Janet was invented in 650 AD when a wandering druid needed a quick solution to the problem of converting stones into beer. He failed to patent his invention, however; a disaster for the druid (whom history must reluctantly consign to anonymity) but a blessing for entrepreneurial 'Saxon metal' bard Geoffrey Heafodbanger, who persuaded the druid to swap his invention for a magic bean. From Heafodbanger the secret of Janet was passed down from generation to generation, whispered from seventh son to seventh son, refined (though you mightn't guess it) and reconfigured, finally becoming the complicated mustelid maintenance process we now know.
Six feet tall, two inches wide, and made entirely of platinum except for a single thin strip of paper, today's Janet would be wholly unrecognisable by Geoffrey Heafodbanger; but any druid worth his mistletoe would sense the mythical continuity between his original invention and the modern methods.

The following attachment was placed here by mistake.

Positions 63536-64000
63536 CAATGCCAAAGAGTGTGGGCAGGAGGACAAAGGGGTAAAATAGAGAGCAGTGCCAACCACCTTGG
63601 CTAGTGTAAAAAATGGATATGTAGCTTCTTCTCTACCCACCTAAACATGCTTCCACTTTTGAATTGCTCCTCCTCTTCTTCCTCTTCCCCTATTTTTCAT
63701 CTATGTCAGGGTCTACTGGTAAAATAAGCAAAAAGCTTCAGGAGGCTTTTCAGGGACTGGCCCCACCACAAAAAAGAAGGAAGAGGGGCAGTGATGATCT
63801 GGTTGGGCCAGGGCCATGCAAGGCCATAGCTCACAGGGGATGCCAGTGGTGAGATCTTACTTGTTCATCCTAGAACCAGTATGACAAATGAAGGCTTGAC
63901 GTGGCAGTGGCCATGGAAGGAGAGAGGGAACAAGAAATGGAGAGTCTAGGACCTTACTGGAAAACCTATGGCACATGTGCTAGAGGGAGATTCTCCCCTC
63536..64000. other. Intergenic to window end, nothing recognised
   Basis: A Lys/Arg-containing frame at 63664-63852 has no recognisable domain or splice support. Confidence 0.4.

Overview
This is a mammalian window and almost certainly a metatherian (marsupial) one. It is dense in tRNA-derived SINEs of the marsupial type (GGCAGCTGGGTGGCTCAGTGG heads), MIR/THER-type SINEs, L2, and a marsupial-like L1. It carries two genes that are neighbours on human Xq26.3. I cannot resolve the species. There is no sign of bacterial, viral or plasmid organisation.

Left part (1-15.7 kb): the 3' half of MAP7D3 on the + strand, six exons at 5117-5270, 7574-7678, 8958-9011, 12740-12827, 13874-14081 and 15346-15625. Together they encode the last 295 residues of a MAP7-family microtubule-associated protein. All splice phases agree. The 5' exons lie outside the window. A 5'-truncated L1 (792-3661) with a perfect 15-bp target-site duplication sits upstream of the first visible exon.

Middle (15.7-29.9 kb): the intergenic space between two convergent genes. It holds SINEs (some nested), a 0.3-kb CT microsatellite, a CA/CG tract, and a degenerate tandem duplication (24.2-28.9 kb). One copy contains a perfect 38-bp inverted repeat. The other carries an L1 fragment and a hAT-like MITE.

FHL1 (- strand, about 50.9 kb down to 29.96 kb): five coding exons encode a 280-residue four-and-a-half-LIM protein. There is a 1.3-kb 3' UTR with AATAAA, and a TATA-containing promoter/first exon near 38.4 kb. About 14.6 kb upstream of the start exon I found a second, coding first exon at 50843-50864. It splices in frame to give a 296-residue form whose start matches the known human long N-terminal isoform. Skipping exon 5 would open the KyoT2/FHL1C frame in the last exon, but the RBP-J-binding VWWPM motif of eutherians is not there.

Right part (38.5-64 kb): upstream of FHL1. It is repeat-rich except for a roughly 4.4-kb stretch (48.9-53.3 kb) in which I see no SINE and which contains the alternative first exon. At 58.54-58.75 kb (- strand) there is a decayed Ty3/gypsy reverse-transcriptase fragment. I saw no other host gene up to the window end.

History does not record what happened to the magic bean, though a certain family in Somerset are suspiciously reticent about the techniques by which they regularly sweep the board at village shows with their prodigious vegetables.